dynamic sport warm up

Dynamic warm ups: What are they and why are they important in sports? 

Within the sporting world, it is common practice for athletes to commence a thorough warm-up to get their bodies physically prepared to play. Typically, the most known method of warming is stretching. However, in terms of recovery and injury reduction, there is a more modern approach to warm-ups, known as dynamic warm-ups. 

Dynamic warm-ups consist of repetitive movements that are ‘active’ in nature. These are usually structured to be similar to the movements that the sport/activity needs. Keeping constantly moving during a dynamic warm-up promotes greater blood flow to the muscles and better recruitment of nerve fibres that transmit messages to the working muscles. They also play a part in elevating heart rate in preparation for vigorous exercise and enhancing joint mobility. These body changes allow athletes to be much more prepared for their sport. Therefore, improving their performance and decreasing their chance of injury. 

What about stretching? 

What is commonly referred to as stretching is termed ‘static stretching’. This involves a prolonged muscle stretch, normally held for around 30 seconds. This is a great way to improve the range of motion of a certain muscle, and its joint that with enacts upon. Static stretching does not effectively warm up the body in the same way that dynamic warm-ups do. When a lot of static stretching is done immediately before sport, evidence suggests that static stretching can hinder performance.  This is why a moving or dynamic warm-up is used more often.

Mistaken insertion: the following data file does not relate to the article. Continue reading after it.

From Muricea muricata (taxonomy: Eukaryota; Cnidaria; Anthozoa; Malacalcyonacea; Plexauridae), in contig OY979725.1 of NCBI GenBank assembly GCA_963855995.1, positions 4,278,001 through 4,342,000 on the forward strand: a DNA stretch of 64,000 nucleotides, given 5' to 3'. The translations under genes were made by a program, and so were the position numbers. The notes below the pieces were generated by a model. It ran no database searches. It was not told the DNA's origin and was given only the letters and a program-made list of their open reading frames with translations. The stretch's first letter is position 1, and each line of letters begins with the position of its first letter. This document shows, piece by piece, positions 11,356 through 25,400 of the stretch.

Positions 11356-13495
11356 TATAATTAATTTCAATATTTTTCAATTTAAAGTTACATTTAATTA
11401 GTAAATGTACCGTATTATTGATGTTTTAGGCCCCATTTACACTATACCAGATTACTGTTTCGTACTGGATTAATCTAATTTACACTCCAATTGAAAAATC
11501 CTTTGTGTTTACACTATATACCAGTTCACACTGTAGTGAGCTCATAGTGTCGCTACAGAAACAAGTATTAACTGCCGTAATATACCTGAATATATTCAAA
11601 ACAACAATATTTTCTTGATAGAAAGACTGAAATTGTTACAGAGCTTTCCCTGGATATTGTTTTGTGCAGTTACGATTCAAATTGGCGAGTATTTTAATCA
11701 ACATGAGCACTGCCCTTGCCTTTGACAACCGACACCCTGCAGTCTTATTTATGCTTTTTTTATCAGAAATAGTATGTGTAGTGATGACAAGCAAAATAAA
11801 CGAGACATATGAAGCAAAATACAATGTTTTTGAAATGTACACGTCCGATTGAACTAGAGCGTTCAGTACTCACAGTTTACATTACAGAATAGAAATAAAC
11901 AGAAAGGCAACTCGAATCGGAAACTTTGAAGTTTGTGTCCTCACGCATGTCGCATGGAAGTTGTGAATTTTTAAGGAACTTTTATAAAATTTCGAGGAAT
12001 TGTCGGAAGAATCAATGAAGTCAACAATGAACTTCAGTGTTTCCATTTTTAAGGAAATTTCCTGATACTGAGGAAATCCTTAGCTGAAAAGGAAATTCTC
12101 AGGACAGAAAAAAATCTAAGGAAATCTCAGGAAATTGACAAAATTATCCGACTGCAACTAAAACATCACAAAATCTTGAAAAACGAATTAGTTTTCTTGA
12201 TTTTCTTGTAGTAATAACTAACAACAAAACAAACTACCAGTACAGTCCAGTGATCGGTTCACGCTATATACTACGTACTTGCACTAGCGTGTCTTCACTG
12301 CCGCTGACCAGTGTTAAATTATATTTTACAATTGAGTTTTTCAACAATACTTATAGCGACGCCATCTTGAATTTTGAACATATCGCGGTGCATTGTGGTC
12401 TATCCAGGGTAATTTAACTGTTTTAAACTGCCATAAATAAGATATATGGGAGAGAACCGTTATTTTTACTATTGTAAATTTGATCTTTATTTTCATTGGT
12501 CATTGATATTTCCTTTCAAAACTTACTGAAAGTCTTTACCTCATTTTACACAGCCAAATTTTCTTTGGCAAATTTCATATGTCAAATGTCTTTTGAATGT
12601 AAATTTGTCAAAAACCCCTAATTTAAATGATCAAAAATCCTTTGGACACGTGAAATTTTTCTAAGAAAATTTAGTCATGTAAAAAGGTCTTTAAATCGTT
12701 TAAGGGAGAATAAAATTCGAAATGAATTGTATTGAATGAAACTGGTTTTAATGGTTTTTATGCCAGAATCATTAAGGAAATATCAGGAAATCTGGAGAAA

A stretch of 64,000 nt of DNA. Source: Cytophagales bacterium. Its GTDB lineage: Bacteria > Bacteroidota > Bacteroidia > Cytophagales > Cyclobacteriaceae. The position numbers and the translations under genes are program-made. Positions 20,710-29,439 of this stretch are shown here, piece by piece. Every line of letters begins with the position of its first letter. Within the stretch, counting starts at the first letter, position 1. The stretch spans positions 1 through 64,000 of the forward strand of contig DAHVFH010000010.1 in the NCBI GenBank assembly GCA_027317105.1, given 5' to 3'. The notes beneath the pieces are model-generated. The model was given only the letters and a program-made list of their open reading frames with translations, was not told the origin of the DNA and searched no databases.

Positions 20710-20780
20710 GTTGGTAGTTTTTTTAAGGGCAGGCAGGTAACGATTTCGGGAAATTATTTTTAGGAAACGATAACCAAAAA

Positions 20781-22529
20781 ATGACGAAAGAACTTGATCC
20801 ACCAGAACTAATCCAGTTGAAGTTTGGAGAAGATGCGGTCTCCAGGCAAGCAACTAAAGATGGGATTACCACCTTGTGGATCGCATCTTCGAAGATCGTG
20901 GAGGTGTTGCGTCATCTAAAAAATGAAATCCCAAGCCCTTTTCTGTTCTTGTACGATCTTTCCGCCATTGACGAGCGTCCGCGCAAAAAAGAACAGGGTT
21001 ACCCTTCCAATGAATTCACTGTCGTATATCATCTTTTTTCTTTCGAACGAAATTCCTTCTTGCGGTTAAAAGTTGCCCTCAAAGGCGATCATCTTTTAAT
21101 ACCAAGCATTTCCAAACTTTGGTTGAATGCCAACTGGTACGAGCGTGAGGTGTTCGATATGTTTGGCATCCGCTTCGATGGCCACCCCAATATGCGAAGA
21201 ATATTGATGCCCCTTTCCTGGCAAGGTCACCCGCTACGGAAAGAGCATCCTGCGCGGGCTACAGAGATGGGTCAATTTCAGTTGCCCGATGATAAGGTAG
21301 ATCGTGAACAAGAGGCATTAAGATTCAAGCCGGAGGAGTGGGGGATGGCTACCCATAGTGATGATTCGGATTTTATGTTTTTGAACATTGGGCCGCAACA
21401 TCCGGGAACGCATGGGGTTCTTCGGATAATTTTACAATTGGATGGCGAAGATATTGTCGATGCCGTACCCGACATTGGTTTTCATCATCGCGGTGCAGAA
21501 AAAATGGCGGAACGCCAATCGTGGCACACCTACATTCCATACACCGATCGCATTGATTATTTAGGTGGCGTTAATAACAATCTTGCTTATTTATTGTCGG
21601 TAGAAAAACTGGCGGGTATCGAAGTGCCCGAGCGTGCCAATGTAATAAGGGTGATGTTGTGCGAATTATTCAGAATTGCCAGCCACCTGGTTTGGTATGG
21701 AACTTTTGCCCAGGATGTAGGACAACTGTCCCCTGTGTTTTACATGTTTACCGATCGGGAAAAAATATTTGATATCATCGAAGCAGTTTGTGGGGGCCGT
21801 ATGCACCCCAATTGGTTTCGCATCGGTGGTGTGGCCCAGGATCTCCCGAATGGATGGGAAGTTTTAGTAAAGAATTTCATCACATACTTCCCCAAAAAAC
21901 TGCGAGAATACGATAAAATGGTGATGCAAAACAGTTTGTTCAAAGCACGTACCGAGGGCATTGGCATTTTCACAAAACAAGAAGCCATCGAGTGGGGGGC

How are Dynamic warm-ups structured?

Dynamic warm-ups do not need to be overly complicated. They only need to last for a period of 10 minutes. The movements/exercises picked gradually progress the speed and power the athlete uses. Furthermore, it is also imperative that a dynamic warm-up is specific to the sport itself. For instance, a basketballer should incorporate light change of direction movements into their dynamic warmup, as this will mimic the movements when playing. It may even be possible to get a ball/sports equipment involved in the dynamic warmup, such as throwing, kicking or change of direction. 


Looking to add Dynamic warm-ups to your routine? 

Warming up is essential, but so is doing it in the right way at the right time. If you’re a sporting athlete, or the weekend warrior doing a big workout, consider your current warm-up routine.

Book an appointment with the team at Hoppers Physio to include more dynamic-based movements to be as physically ready as you can possibly be.